Lanacombe 2: a stone setting and cairn on the east side of Lanacombe


Heritage Category: Scheduled Monument

List Entry Number: 1014274

Date first listed: 28-Mar-1996


Ordnance survey map of Lanacombe 2: a stone setting and cairn on the east side of Lanacombe
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The building or site itself may lie within the boundary of more than one authority.

County: Somerset

District: West Somerset (District Authority)

Parish: Exmoor

National Park: EXMOOR

National Grid Reference: SS 78432 42873


Legacy Record - This information may be included in the List Entry Details.

Reasons for Designation

Exmoor is the most easterly of the three main upland areas in the south western peninsula of England. In contrast to the other two areas, Dartmoor and Bodmin Moor, there has been no history of antiquarian research and little excavation of its monuments. However, survey work has confirmed a comparable richness of archaeological remains with evidence of human exploitation and occupation from the Mesolithic period to the present day. The well-preserved and often visible relationships between settlement sites, major land boundaries, trackways and ceremonial and funerary monuments give insight into successive changes in the pattern of land-use through time. Stone settings consist of a group of standing stones set out in an irregular or random pattern. There are a number of such sites on Exmoor where they appear to be a regional variation of the more common stone alignments. Stone settings are often sited close to prehistoric burial monuments, such as small cairns and cists, and to ritual monuments, such as stone circles, and are therefore considered to have had an important ceremonial function. Stone settings were being constructed and used from the Late Neolithic period to the Middle Bronze Age (c.2500-1000 BC) and provide rare evidence of ceremonial and ritual practices during these periods. Due to their rarity and longevity as a monument type all surviving examples are considered to be of national importance.

Round cairns are prehistoric funerary monuments dating to the Bronze Age (c.2000-700 BC). They were constructed as stone mounds covering single or multiple burials. These burials may be placed within the mound in stone-lined compartments called cists. In some cases the cairn was surrounded by a ditch. Often occupying prominent locations, cairns are a major visual element in the modern landscape. They are a relatively common feature of the uplands and are the stone equivalent of the earthen round barrows of the lowlands. Their considerable variation in form and longevity as a monument type provide important information on the diversity of beliefs and social organisation amongst early prehistoric communities. They are particularly representative of their period and a substantial proportion of surviving examples are considered worthy of protection. Lanacombe 2: a stone setting and cairn on the east side of Lanacombe survives well with little evidence of disturbance and will retain archaeological and environmental evidence relating to the development and use of the monument. Its importance is enhanced by being part of a linear group of five similar sites.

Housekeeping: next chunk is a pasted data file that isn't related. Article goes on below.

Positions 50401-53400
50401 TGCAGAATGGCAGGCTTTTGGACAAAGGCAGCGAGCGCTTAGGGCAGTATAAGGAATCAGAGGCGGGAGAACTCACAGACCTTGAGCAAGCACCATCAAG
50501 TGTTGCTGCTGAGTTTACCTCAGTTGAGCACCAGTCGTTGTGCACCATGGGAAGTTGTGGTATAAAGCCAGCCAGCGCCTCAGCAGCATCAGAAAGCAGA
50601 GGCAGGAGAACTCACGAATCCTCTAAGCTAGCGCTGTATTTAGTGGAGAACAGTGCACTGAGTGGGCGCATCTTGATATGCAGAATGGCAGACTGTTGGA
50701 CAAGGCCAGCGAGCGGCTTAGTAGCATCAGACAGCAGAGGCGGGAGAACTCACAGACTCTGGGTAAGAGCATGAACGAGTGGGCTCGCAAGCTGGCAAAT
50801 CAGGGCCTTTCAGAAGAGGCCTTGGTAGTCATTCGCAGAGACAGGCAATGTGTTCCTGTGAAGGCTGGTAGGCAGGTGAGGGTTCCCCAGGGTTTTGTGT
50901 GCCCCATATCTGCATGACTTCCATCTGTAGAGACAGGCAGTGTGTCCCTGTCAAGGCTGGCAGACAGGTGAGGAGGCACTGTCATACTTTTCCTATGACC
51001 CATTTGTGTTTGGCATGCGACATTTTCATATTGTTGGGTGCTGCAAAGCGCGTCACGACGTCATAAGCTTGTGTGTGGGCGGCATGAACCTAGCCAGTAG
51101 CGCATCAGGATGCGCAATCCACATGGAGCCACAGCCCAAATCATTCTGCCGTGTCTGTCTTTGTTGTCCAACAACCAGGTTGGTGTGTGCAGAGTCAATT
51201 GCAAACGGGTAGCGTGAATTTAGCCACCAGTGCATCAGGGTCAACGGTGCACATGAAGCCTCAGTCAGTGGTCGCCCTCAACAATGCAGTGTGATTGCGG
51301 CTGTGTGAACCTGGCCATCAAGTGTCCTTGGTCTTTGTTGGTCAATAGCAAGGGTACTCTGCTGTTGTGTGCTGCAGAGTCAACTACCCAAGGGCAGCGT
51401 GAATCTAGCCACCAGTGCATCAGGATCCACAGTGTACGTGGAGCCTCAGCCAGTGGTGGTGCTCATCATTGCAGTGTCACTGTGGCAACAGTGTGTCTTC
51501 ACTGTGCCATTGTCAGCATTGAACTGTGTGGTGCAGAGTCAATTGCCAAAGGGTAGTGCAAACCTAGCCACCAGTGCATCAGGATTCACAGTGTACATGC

Legacy Record - This information may be included in the List Entry Details.


The monument includes four standing stones, a recumbent stone, a cairn and the archaeologically sensitive area around and between the features. The site is located on the south east facing slope of Lanacombe. The stones are set out with the cairn defining an irregular triangular area which extends over 0.13ha. The standing stones are between 300mm and 450mm high, 200mm to 530mm wide and 100mm to 150mm thick. Three of the stones have erosion hollows around them that are up to 350mm deep. A further erosion hollow may mark the position of a former standing stone and is 2m across and 200mm deep. The cairn, on the north west margin of the site, is 3m in diameter and 300mm high at its highest point.

MAP EXTRACT The site of the monument is shown on the attached map extract. It includes a 2 metre boundary around the archaeological features, considered to be essential for the monument's support and preservation.


The contents of this record have been generated from a legacy data system.

Legacy System number: 25202

Legacy System: RSM


Books and journals
Quinnell, N V, Dunn, C J, Lithic Monuments within the Exmoor National Park: A New Survey, (1992), 44
McDonnell, R R J, (1993)
Title: Gray`s Ordnance Survey 6" Map sheet 33 SW Source Date: 1905 Author: Publisher: Surveyor:

End of official listing